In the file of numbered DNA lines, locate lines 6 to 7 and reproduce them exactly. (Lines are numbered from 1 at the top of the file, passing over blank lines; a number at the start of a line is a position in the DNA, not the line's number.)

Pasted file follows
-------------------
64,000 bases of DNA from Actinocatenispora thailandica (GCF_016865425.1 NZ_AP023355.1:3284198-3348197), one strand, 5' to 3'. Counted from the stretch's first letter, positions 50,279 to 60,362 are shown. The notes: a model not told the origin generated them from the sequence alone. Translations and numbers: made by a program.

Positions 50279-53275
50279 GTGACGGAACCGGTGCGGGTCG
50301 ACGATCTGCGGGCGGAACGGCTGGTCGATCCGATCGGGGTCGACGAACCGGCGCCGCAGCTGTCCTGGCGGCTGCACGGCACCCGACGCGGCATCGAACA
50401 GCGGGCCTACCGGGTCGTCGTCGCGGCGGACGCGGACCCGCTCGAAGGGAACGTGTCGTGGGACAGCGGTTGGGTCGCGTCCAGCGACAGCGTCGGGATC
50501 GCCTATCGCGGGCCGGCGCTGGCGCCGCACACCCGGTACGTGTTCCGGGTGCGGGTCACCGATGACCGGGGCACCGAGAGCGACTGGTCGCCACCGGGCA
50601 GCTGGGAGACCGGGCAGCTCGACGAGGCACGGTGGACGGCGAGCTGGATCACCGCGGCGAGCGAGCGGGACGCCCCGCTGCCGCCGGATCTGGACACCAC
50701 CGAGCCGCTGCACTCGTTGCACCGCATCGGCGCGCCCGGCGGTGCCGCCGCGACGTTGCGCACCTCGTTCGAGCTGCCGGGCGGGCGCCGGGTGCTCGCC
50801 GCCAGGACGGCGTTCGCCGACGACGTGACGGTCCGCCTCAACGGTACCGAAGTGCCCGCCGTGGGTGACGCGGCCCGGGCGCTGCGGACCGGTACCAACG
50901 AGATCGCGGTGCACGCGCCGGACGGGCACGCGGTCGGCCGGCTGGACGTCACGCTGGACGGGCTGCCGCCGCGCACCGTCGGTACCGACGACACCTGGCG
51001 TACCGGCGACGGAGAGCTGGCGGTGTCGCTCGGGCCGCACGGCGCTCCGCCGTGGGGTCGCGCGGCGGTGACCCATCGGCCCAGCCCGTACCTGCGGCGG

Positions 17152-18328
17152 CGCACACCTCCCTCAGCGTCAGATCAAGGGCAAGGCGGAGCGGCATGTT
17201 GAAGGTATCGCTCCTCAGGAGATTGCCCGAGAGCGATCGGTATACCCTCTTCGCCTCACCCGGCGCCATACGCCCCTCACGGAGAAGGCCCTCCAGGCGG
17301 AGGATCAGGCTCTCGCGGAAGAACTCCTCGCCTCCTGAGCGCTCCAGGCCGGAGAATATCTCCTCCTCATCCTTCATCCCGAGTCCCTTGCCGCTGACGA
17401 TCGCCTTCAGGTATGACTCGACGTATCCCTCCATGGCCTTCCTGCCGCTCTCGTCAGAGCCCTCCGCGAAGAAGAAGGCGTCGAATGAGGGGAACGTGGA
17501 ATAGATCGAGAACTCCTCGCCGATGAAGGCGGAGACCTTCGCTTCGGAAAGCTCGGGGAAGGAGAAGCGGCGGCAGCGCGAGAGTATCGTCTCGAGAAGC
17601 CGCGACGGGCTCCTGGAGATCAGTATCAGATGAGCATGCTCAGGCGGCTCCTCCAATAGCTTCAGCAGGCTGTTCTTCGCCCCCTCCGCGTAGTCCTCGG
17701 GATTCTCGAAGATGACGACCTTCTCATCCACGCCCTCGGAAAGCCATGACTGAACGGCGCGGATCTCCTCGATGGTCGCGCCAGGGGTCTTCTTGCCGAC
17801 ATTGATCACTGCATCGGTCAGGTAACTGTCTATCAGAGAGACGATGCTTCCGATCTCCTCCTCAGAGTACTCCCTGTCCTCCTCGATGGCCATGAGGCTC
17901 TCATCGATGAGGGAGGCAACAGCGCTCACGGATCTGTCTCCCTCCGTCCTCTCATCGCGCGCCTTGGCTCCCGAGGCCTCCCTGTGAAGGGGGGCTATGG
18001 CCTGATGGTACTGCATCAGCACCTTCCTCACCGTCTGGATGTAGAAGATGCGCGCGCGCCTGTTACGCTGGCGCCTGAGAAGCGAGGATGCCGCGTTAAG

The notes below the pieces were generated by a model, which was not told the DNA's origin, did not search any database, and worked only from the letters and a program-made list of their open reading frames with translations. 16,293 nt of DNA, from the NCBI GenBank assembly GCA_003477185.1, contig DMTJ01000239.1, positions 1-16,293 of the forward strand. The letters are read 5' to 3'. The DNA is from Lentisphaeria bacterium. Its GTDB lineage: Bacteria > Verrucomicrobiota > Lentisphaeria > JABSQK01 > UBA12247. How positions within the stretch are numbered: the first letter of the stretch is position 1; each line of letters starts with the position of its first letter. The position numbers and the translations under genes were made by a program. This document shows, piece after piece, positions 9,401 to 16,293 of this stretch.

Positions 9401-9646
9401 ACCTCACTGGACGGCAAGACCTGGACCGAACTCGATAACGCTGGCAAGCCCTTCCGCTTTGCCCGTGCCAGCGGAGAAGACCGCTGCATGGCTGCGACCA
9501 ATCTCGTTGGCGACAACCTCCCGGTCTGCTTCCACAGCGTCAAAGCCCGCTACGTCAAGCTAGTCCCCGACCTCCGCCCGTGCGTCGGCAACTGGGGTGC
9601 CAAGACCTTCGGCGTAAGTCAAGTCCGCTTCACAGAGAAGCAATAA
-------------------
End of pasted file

50501 GCCTATCGCGGGCCGGCGCTGGCGCCGCACACCCGGTACGTGTTCCGGGTGCGGGTCACCGATGACCGGGGCACCGAGAGCGACTGGTCGCCACCGGGCA
50601 GCTGGGAGACCGGGCAGCTCGACGAGGCACGGTGGACGGCGAGCTGGATCACCGCGGCGAGCGAGCGGGACGCCCCGCTGCCGCCGGATCTGGACACCAC